Obama tweaks birth control mandate to accommodate religious groups

Updated
President Barack Obama
President Barack Obama
Carolyn Kaster/AP, file

Friday morning, the White House announced new details that will allow religiously-affiliated institutions exemption from the contraception coverage mandate in the Affordable Care Act.

The announcement from the Department of Health and Human Services comes after months of push back and dozens of lawsuits from religious groups that complained the requirement to provide all employees with contraception violated their first amendment rights by forcing them to go against their religion.

Under the updated rules, organizations must prove they are non-profits with religion as a core part of their mission. Those who qualify for the exemption can then instruct a “third-party administrator” to provide separate health individual policies for contraception coverage for individuals. This third party group works directly with each employee, allowing the religious employers to avoid paying for the objectionable services.

The U.S. Conference of Catholic Bishops, which has been a strong critic of the mandate, was reserved in its initial response:

“Today, the Administration issued proposed regulations regarding the HHS mandate,” Archbishop Timothy Dolan said in a statement. “We welcome the opportunity to study the proposed regulations closely. We look forward to issuing a more detailed statement later.”

The pro-life Susan B. Anthony list blasted the update, releasing a statement complaining about what they interpret as a “religious test” for those seeking exemption. According to a statement, the group believes, “Only complete repeal is acceptable.”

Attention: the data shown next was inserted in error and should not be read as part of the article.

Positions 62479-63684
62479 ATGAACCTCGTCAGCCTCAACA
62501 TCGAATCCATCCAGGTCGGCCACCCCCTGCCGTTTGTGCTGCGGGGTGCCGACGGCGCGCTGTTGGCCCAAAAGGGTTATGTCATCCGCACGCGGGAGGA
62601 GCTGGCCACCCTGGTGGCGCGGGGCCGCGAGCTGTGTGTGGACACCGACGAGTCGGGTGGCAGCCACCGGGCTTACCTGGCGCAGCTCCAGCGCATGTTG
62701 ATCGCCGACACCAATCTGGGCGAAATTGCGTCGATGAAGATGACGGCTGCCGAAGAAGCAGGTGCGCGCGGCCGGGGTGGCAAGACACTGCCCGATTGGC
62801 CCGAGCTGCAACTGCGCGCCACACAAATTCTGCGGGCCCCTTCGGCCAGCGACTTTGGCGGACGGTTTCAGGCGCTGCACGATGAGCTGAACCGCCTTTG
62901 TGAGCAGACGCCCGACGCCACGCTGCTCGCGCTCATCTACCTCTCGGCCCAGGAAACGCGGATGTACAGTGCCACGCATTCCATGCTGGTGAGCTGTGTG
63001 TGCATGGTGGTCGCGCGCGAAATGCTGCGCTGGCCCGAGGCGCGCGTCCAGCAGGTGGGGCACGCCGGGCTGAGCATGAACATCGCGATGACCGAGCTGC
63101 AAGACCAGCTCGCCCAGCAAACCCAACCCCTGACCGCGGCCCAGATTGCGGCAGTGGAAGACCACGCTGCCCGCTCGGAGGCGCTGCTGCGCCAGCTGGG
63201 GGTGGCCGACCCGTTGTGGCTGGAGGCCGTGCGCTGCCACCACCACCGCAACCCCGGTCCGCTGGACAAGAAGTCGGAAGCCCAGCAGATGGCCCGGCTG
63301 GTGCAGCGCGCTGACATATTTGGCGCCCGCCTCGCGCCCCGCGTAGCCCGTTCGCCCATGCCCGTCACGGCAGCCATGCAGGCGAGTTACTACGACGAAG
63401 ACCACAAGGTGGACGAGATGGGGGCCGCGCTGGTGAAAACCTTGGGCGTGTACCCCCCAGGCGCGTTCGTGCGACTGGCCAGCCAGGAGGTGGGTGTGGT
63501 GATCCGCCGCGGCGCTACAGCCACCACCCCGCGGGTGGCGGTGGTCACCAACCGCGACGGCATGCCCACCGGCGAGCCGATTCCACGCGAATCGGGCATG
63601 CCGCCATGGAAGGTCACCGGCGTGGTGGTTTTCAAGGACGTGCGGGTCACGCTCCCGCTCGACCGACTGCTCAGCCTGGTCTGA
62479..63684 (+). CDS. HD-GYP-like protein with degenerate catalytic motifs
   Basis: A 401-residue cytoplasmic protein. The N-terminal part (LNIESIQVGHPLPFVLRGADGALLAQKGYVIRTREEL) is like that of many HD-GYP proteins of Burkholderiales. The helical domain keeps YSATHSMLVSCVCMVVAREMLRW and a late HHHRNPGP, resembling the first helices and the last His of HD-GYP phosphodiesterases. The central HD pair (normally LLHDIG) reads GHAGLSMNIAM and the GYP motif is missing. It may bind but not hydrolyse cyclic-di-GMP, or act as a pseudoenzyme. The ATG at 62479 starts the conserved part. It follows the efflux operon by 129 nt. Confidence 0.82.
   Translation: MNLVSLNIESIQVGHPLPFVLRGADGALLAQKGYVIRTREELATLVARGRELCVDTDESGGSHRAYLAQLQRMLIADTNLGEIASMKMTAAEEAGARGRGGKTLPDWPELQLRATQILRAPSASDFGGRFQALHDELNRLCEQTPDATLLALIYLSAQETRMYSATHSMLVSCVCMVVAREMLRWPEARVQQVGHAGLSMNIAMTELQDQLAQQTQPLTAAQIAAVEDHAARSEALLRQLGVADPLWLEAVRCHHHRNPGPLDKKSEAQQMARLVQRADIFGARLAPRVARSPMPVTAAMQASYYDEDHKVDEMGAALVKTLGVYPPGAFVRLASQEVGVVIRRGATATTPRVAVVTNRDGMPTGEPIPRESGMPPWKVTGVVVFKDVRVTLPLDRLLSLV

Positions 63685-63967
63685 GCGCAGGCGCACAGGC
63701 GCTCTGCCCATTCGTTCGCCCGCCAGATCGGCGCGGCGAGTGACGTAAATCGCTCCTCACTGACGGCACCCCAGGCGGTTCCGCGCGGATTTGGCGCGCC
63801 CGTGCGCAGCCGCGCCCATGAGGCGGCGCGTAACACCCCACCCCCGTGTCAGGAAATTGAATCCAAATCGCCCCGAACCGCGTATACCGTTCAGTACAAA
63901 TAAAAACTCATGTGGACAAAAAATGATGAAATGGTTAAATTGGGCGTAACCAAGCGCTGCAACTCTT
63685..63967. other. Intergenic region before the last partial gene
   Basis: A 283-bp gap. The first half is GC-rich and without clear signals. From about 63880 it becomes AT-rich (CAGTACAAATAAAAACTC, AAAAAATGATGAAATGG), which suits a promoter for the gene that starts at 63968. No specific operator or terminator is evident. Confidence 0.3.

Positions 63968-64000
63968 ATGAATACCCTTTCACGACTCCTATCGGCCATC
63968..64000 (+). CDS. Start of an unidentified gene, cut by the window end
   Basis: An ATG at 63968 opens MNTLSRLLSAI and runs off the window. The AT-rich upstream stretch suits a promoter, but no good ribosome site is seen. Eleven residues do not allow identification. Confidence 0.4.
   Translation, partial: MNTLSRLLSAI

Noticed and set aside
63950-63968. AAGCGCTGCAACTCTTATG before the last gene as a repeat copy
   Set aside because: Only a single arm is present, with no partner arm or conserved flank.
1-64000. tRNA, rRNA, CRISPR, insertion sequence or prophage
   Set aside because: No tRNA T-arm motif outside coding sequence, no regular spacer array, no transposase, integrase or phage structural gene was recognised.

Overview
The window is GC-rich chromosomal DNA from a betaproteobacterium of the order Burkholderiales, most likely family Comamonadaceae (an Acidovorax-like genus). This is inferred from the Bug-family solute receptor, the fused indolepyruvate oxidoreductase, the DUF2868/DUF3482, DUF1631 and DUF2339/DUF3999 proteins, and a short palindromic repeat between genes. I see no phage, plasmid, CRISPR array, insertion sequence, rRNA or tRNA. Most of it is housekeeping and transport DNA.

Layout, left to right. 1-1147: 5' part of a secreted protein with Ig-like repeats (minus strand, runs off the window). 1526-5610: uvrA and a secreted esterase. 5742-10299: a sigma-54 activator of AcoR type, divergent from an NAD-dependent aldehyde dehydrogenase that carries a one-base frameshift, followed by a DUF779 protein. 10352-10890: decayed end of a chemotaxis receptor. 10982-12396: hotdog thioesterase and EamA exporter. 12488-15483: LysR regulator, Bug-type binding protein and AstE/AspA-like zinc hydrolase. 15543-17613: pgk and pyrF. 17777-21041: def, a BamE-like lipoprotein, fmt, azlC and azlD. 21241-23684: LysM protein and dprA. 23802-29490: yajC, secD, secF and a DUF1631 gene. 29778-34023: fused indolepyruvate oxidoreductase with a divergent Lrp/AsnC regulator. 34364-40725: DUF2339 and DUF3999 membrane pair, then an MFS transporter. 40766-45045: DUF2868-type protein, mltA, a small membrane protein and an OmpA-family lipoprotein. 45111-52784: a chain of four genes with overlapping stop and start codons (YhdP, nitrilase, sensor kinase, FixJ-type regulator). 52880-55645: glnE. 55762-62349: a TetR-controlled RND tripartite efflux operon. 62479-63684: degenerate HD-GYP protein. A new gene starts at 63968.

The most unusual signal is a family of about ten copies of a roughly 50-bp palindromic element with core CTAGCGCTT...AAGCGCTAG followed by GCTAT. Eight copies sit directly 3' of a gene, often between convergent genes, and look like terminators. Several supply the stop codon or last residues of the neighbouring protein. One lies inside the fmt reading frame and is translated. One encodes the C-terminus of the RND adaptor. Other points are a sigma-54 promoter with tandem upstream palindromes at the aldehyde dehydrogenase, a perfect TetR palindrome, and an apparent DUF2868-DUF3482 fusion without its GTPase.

The left-leaning nonprofit Catholics United praised the announcement.

“This is a victory not only for the Obama Administration, but for the Catholic Church,” said James Salt, executive director of Catholics United. “As Catholics United said from the very beginning, reasonable people knew it was right to be patient and hopeful that all sides could come together to solve this complex issue. The White House deserves praise in alleviating the Church’s concerns.”

Women’s health groups were largely pleased with the new regulations.

“This policy delivers on the promise of women having access to birth control without co-pays no matter where they work,” Cecile Richards, president of the Planned Parenthood Federation of America, said in a statement. “Of course, we are reviewing the technical aspects of this proposal, but the principle is clear and consistent. This policy makes it clear that your boss does not get to decide whether you can have birth control.”

NARAL Pro-Choice America President Ilyse Hogue praised the new policy as well. “Today’s draft regulation affirms yet again the Obama administration’s commitment to fulfilling the full promise of its historic contraception policy,” she said. “Thanks to this commitment, most American women will get birth-control coverage without extra expense.”

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Obama tweaks birth control mandate to accommodate religious groups

Updated